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2 Comments

  1. David P says:

    The issue of “CRA” for military judges is somewhat more nuanced than you present here; CRA is a regulatory creation under QR&O chapter 15 and thus is subject to amendment through the normal regulatory processes (in this instance, under the authority of the Governor in Council).

    However, were the GiC to amend CRA for members of the CAF to some later age, military judges would still be required to leave office at age 60, due to the provisions of 165.21(4) of the NDA.

    (Of course, I am fairly certain that, were CRA to be amended / adjusted / abolished, that the militay judiciary would make strong representations for similar considerations.)

    • Rory says:

      David P: Thank you for taking the time to read the Blog article and to leave a considered reply. You are the first person to do so with this Blog (unfortunately there is no prize). I agree with you that CRA for the CF is a much more nuanced issue than is described in this Blog. It is also not something that has often been challenged. Typically, problematic military policies, regulations, and even statutory provisions are changed only if challenged before constitutionally independent courts. As I have often commented, most changes to the Code of Service Discipline arise from challenges before appellate courts, not reasoned policy development. Ironically, one of the few times that CRA has been challenged, if unsuccessfully, was by a military judge (Price v Canada, 2004 FC 164, which was decided as an interlocutory motion to dismiss, and not on its merits). And, I suggest, you can draw a straight line between subs 165.21(4) (introduced by the Security of Tenure of Military Judges Act, SC 2011, c 22, which significantly amended s 165.21 of the NDA) and Commander Price’s application for judicial review. I would also suggest that Commander Price’s grievance also gave rise to some consequential amendments to the statutory regime for the CF grievance process under Bill C-15, which came into force approximately a decade after that matter was heard.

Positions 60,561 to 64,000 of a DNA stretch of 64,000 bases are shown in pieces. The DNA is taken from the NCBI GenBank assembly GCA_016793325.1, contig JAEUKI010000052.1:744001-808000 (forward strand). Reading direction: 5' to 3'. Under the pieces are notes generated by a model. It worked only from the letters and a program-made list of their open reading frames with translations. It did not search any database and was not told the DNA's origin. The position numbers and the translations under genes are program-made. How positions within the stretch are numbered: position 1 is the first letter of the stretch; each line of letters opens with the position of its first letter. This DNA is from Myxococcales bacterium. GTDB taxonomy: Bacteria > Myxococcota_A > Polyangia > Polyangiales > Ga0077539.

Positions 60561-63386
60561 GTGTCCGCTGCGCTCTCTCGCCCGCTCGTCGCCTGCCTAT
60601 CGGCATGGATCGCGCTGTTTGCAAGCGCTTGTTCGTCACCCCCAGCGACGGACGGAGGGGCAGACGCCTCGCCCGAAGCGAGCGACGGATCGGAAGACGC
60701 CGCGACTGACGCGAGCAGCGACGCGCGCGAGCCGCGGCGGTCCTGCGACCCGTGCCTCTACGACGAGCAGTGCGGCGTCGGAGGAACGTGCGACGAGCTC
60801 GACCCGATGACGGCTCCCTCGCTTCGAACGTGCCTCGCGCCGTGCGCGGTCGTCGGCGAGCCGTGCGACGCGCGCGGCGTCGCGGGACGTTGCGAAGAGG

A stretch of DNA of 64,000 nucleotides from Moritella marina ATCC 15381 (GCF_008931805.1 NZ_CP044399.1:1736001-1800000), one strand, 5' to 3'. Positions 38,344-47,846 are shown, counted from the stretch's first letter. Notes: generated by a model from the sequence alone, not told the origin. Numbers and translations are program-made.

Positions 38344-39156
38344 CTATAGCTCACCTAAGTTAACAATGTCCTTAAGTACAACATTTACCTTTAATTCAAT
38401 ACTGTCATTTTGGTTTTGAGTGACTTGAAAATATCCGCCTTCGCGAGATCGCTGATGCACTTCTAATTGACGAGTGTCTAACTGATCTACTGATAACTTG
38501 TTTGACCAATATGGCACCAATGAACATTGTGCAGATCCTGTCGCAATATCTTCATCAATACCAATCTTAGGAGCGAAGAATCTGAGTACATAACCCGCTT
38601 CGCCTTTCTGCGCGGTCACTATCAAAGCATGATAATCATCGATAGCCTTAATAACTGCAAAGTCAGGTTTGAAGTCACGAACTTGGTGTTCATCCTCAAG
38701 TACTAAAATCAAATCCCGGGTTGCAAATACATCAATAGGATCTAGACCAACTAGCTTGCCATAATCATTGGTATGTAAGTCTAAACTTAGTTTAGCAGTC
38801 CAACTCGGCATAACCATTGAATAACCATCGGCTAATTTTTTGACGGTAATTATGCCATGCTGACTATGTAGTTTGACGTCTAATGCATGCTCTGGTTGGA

If my comment on CRA for judges did not seem robustly defended, it was because: (i) the article was not about CRA, whether it was defensible, and how it might be altered; (ii) the ‘received wisdom’ of both the CF and, it appears, the courts, is that CRA is a valid expression of law, both for members of the CF generally, and military judges specifically (and, in any event, benefits from the presumption of constitutionality until it is successfully challenged); and, (iii) the main point of the article was to highlight that the Governor in Council had not (and still has not) appointed a new Chief Military Judge, even though key decision-makers would have been aware of Colonel Dutil’s pending retirement.

      It will be particularly interesting to observe if a successor to General Vance is named before Colonel Dutil’s successor is named or appointed.